Record type: Thesis (Doctoral)

Abstract

Transformer failure statistics from all over the world showed that almost 30% of them were due to insulation. Large amount of those failures were due to particles in transformer oil. Main focus of this research is to effects of contamination on electrical performance of transformer oil. A literature review of major causes of transformer failure, breakdown mechanisms of transformer oil has been conducted. The experimental setup and results from the pressboard-dust-contaminated transformer mineral oil test are also discussed. Several experiments have been carried out with cellulose particle contaminated transformer mineral oil. The experiments of bridge formation are conducted under the influence of DC, AC, and DC biased AC voltages. Samples with several levels of contaminant are tested under different voltage levels. The influence of different electrode systems is also tested i.e. bare electrode, covered electrode, bare electrodes with paper barrier, spherical and needle – plane electrodes. These experiments revealed that the bridges are always formed under the influence of DC voltages. The particles are attracted towards high electric field due to Dielectrophoretic (DEP) force and become charged once in contact with the electrode surface. Long fiber particles were attached to the electrodes and aligned parallel to electric field towards the other electrode. More particles attached to the initial fibers and the process continued until a full bridge formed between the electrodes. The conduction current increased with contamination levels as the bridge thickened with increment of contaminations.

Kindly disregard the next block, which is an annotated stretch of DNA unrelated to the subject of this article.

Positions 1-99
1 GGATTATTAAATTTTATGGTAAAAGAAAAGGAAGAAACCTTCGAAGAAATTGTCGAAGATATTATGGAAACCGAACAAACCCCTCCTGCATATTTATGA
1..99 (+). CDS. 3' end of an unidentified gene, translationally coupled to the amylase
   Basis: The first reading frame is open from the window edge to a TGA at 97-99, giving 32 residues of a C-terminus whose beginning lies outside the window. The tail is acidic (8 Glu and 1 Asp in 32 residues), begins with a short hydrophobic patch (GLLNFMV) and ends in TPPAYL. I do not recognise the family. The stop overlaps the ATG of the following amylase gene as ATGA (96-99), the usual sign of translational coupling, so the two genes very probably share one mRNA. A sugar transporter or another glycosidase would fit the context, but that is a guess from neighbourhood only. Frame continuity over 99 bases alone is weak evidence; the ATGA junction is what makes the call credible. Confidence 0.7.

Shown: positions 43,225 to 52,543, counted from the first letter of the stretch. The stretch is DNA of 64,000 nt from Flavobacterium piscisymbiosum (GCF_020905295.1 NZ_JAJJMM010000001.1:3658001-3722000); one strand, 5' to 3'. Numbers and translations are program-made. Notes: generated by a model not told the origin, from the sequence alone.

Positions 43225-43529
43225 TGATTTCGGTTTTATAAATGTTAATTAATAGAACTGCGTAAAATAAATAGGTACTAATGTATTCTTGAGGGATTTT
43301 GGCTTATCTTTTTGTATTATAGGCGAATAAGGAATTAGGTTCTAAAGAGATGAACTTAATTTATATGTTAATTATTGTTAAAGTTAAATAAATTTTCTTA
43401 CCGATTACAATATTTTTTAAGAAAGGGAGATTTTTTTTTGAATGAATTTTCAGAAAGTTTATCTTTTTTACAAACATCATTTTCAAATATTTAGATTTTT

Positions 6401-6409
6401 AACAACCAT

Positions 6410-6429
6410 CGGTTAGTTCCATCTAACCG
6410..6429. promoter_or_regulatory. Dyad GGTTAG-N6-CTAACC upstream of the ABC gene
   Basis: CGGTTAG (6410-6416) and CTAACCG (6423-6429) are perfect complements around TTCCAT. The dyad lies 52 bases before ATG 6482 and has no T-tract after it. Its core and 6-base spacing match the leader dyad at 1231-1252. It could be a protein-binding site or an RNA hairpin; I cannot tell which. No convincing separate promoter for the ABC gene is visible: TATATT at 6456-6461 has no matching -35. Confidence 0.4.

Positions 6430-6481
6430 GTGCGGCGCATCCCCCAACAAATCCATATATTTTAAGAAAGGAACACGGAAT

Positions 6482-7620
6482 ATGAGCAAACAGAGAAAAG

There is no complete bridge formed under AC electric field. The particles were attracted to the high electric field and attached to the electrodes but the particles are not been able to charge before the polarity of AC electric field alters with spherical electrodes. The current for AC remained unchanged with the increment of particle contamination levels as there is no bridge formed. However, when the DC biased AC signal is applied, the bridge is formed for all the three voltage levels tested. DC and AC breakdown tests were also conducted for several contamination levels.

Experiments with kraft paper covered spherical electrodes confirmed that a tightly bonded cover does not stop the bridge; only a loose bonded cover stopped the bridging. Another test with a paper barrier between bare electrodes also did not stop the bridging. Partial discharge (PD) and breakdown test of the contaminated transformer oil is also measured but the results were not conclusive.

An initial mathematical model of pressboard dust accumulation using Finite Element Analysis (FEA) software, COMSOL multiphysics has been conducted. The result of the simulation model for charging-discharging and bridging showed similar trend as experimental results. There are a number of changes that can result in improved simulations. There are several variables affecting the simulation i.e. the pressboard dust particle shape, size, conductivity of impregnated pressboard fiber etc.

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Published date: April 2015
Organisations: University of Southampton, EEE

Identifiers

Local EPrints ID: 379273
URI: http://eprints.soton.ac.uk/id/eprint/379273
PURE UUID: 896d81e4-0361-42fd-a57a-687686931347

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Date deposited: 22 Jul 2015 14:02
Last modified: 17 Jul 2017 20:45